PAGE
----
• Rituxan (Rituximab) Infusions
    • Rituxan is sometimes referred to as a chemotherapy – but that’s incorrect. It’s not chemo. The reason many people think it’s chemo is because it’s often included in a chemotherapy regimen for cancer treatments. So they just lump it in with the radioactive stuff. Nurses will probably administer it with the same procedures as they would with actual chemotherapy drugs (specialized coverings/smocks for radiation.)
    • Rituxan targets a specific part of a specific cell that works in your immune system. It’s goal is to turn it off that part of your immune system so that it stops attacking your body. Generally you’ll start with two infusion sessions, about two weeks apart, every six months. It takes about two months after the infusions for the rituxan to peak and really start working in your body. I get these twice a year and I count them as an important part of my dermatomyositis treatment regimen.

Dermatomyositis treatment options

Dermatomyositis Treatment More Natural Options

These are some of the supplements I used with my prescriptions. I would not advise anyone to go against their doctors advice. Fortunately I had a great team of doctors that gave me the medicines I need to save my life, get my body stable and to a state where I could get ‘healthy enough’ to start healing. I also believe that these supplements aided greatly in the speed of my recovery.

  • Vitamin C
    • You have the tricky task of turning off your immune system enough that the dermatomyositis stops attacking you, while also supporting your immune system a little bit to maybe be able to fend off colds/germs/bacteria you might pick up. I started high dosing Vitamin C at 1,000mg a day when I got out of the hospital and I absolutely think it has helped to support my body in it’s healing process.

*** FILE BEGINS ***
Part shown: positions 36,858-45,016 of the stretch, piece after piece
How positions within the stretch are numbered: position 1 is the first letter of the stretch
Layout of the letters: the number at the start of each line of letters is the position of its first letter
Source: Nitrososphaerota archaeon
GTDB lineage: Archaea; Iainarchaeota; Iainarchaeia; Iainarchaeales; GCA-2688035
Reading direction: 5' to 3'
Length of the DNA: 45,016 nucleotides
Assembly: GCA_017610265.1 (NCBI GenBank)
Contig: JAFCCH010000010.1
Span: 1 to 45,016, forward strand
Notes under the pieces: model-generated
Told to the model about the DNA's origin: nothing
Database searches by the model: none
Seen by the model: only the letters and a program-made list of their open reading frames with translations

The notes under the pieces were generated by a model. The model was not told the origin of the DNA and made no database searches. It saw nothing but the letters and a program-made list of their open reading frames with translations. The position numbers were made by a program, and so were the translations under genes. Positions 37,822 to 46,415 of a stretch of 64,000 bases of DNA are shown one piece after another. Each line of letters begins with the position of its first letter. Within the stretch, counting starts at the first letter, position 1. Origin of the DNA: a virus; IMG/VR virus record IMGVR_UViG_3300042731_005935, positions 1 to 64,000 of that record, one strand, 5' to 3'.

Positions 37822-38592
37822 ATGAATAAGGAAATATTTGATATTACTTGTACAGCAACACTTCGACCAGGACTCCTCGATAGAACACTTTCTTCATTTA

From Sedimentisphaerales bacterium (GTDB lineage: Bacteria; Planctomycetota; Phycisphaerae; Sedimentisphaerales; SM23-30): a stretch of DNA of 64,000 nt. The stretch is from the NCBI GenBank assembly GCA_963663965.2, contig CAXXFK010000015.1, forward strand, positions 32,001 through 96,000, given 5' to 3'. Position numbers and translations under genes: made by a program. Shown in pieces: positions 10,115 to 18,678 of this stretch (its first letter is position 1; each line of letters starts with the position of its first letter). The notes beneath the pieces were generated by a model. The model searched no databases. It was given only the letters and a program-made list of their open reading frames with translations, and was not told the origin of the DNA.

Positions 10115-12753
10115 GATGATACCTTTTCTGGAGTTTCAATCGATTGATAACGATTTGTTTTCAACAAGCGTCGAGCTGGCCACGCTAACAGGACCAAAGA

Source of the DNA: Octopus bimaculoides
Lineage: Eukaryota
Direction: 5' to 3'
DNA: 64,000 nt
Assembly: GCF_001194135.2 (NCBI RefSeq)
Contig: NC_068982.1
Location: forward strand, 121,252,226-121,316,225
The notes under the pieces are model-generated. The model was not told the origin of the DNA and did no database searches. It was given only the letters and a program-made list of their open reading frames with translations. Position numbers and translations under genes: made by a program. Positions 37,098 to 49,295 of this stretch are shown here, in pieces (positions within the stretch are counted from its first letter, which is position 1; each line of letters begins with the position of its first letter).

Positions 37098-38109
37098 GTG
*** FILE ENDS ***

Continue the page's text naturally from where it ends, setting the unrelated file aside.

• Glutamine
    • Since muscle loss is a major issue with dermatomyositis – regrowing muscle was one of my main focuses during my recovery. If you’re trying to grow muscle then you need Glutamine, Glutamine, and more Glutamine. Sure protein is a component but for me – I felt like getting enough protein was easy however to help aid muscle growth even more – glutamine. I’m glossing over how it works and how important it is – but I think you should definitely include it in your regimen of supplements.
  • Glutathione

    • Sometimes labeled as the ‘King of antioxidants’ – glutathione is an important component to maintaining health and healing from autoimmune diseases. While I wouldn’t say it’s the ’cause’ of any illnesses – if you have an autoimmune disease then your glutathione levels are probably low. In the same way that essential vitamins help your overall health systems and not just fix one thingglutathione helps your overall immune system to repair your body and fight off harmful free radicals.
  • Tumeric & Fish Oil/Omega 3
    • Dermatomyositis causes inflammation in your muscle tissue which eventually causes it to disintegrate/waste away. Tumeric and Fish Oil are well known anti-inflammatories. Although they are more subtle and take longer than cortosteroids (prednisone) – they definitely don’t have the harmful side effects that those medications have.